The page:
Jimmy Kimmel and the Dunning-Kruger Effect

Posted on August 11, 2022 by Martin Oaks under Community, Hello world, Resources
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“Lie Witness News,” a feature on Jimmy Kimmel Live!, is one of the funniest late night television bits since Johnny Carson performed “Carnac the Magnificent.”

What Kimmel and his production staff may or may not know is that the segment is founded on very sound psychological principles.

The underlying premise is people just do not like to say, “I don’t know.” Being uninformed on a topic is no barrier to having a firm opinion on that topic.

Kimmel dispatches his team to Hollywood Boulevard where they solicit reactions of passersby to a variety of questions based on hilariously impossible propositions.

For instance, people were asked if the film Godzilla was offensive to those who survived the “giant reptile attack on Tokyo that killed 100,000 people in 1954.” Or more recently, people were quizzed about the new Winter Olympic events of “ice fishing” or “horse ice skating.” What about Elon Musk’s “Tesla Snowboards?” Or the jump of The Great Wall of China?

No matter how absurd the inquiry, people are often ready to address the issue with confident, but totally unknowledgeable, viewpoints.

PhD social psychologists Justin Kruger and David Dunning broached this issue in 1999 with their paper “Unskilled and Unaware of It: How Difficulties in Recognizing One’s Own Incompetence Lead to Inflated Self Assessment.”

This groundbreaking paper introduced the “Dunning-Kruger Effect” — put in simple words, the effect posits people sometimes tend to have a grandiose impression of their abilities. They inflate their skill sets, which can lead to incorrect conclusions and poor choices. It’s a double whammy situation:  they don’t know what they don’t know.  Because of this ignorance, they don’t have the baseline knowledge required to recognize their limits.

In terms of poor choices, Dunning and Kruger cite the true story of a Pittsburgh robber who looted two banks in broad daylight. He even smiled at the security cameras while doing so. When he was later arrested, the robber, whose name was McArthur Wheeler, was astonished that his face was so clearly visible on the security tapes. He had rubbed lemon juice on his face prior to the stick ups — because lemon juice is used in making invisible ink, Wheeler had convinced himself that his face would not register on any recording. He clearly did not know that he didn’t know.

The Dunning-Kruger effect can produce a false sense of confidence that can impact all of us, even those who have incredible skills. For instance, great athletes may produce at high levels on the playing field, but that doesn’t mean they have money management talent.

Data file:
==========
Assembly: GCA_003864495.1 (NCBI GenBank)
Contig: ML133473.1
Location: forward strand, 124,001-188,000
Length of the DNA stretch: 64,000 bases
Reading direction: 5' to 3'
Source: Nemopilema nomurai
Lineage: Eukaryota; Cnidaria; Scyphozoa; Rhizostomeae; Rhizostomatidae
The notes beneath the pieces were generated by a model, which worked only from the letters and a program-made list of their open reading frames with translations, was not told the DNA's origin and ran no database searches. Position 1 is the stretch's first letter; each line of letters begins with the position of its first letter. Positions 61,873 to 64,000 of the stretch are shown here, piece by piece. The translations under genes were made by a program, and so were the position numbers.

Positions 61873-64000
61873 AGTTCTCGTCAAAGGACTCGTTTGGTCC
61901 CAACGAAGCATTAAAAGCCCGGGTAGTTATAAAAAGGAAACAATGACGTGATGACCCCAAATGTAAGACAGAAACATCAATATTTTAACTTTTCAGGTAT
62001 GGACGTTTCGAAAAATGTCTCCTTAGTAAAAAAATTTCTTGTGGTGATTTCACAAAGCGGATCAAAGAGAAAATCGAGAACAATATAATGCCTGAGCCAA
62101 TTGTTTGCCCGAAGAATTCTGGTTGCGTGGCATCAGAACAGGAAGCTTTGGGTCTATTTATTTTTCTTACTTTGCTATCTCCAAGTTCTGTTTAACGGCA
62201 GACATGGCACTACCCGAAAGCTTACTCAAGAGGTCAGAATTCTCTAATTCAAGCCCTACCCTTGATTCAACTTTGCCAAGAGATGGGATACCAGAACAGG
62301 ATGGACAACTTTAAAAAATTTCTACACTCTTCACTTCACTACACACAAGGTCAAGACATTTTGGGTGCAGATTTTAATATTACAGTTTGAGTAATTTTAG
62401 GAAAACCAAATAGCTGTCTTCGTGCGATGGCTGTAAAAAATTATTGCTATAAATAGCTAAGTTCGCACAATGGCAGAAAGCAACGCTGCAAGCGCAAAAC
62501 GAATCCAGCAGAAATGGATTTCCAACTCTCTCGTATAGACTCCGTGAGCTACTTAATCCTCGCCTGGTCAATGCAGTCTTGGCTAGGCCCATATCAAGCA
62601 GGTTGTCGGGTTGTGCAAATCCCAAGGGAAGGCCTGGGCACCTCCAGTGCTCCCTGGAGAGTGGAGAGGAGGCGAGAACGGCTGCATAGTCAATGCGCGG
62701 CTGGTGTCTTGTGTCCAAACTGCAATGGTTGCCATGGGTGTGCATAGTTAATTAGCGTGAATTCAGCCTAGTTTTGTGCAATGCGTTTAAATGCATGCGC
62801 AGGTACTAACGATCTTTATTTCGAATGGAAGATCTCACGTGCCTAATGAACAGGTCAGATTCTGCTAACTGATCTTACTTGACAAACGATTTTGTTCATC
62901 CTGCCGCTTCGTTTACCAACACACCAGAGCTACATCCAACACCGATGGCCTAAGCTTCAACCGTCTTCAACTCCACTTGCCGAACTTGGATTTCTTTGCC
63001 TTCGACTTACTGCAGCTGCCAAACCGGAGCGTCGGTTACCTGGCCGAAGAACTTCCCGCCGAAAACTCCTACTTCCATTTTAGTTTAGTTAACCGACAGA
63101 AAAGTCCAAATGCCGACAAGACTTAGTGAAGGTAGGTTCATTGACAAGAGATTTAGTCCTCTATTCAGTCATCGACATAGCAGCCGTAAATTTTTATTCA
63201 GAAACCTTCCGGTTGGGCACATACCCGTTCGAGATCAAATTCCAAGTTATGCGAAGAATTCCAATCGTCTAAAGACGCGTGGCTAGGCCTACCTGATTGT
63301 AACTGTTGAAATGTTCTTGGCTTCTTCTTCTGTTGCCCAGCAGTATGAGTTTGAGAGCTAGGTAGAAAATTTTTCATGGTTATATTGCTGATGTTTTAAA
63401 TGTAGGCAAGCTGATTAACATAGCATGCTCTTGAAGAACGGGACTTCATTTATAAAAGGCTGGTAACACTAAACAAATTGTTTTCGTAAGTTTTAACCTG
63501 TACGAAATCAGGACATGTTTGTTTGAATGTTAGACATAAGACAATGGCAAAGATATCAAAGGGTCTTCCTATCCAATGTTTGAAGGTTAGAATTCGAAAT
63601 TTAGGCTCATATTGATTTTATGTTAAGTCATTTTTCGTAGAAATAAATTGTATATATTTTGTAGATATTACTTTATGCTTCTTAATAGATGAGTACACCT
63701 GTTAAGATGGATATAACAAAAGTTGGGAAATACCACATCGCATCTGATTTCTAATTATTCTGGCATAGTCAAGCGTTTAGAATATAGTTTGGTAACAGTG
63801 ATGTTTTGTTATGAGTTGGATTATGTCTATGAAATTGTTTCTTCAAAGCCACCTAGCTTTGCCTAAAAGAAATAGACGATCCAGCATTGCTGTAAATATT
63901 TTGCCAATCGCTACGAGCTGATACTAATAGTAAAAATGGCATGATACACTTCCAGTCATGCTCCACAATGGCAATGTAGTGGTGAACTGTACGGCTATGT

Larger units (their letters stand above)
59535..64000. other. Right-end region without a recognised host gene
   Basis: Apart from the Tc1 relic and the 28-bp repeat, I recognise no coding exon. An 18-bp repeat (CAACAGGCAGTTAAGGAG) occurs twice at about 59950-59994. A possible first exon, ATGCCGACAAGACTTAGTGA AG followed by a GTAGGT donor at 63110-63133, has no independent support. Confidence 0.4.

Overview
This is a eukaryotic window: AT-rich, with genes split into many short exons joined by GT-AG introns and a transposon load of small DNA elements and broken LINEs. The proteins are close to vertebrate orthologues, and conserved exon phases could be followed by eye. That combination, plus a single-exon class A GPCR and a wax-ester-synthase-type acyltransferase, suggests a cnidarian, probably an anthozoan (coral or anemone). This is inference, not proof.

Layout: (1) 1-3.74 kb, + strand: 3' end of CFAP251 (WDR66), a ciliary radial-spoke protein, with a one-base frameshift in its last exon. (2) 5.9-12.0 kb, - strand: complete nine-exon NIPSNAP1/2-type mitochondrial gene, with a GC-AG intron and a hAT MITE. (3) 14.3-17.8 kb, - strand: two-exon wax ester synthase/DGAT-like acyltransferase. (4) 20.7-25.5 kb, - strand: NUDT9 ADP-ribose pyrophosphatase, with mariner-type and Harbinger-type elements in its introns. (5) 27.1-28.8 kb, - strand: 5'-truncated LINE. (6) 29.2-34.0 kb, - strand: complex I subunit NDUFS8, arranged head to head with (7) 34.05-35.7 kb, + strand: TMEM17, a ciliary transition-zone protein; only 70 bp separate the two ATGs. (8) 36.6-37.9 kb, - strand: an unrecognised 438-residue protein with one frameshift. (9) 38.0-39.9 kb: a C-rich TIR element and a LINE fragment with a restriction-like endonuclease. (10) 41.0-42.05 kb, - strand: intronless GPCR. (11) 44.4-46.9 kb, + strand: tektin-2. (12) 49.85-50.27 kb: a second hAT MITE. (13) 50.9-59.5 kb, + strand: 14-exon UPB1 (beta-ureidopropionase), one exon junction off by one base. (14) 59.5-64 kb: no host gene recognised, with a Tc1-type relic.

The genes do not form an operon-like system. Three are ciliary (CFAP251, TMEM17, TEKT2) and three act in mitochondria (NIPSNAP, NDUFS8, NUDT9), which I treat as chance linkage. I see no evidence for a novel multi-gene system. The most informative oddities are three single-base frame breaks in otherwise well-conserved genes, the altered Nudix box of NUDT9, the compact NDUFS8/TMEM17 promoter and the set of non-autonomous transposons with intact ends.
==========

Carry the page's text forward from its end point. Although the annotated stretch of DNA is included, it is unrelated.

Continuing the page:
In their original study, Dunning and Kruger use the term “metacognition” to refer to the ability to correctly self-monitor performance levels. This means individuals can accurately measure how well they are doing at a particular task and distinguish good from bad execution. It is deficient metacognition that produces a sense of illusory superiority: the individual develops confidence in a preeminence which does not exist.

Dunning and Kruger conducted their research by measuring the abilities of a group of Cornell University undergraduates in the areas of logical reasoning, grammar, and humor. Before seeing the test results, the participants were asked to make estimates about their performances. In all three domains, the participants who scored in the bottom quartile grossly overestimated their achievements.

The researchers concluded that these overestimates were a result of insufficient metacognitive skills. They also discovered that by improving the proficiency and understanding of these participants — thus increasing their metacognitions — this group was more able to estimate their actual performance levels.

In 2015, Dunning and colleagues Stav Atir and Emily Rosenzweig, conducted research that could have come out of Jimmy Kimmell’s writers’ room. In this study, participants were asked if they were familiar with concepts from various scientific disciplines. A solid majority claimed knowledge of constructs that were invented for the research — entirely fictitious concepts like the “philosophy of logistic heresy,” “biology of metatoxins,” and the “plates of parallax.”

This phenomenon of claiming more expertise than we actually possess is called “overclaiming.” Some say it is a general human tendency to believe we have some familiarity with everything we encounter. Others say it may be more rooted in narcissism.

Dunning summarizes his effect this way: “Because it is so easy to judge the idiocy of others, it may be sorely tempting to think this doesn’t apply to you. But the problem of unrecognized ignorance is one that visits us all.” He quotes humorist Josh Billings who said, “It ain’t what you don’t know that gets you into trouble. It’s what you know for sure that just ain’t so.”

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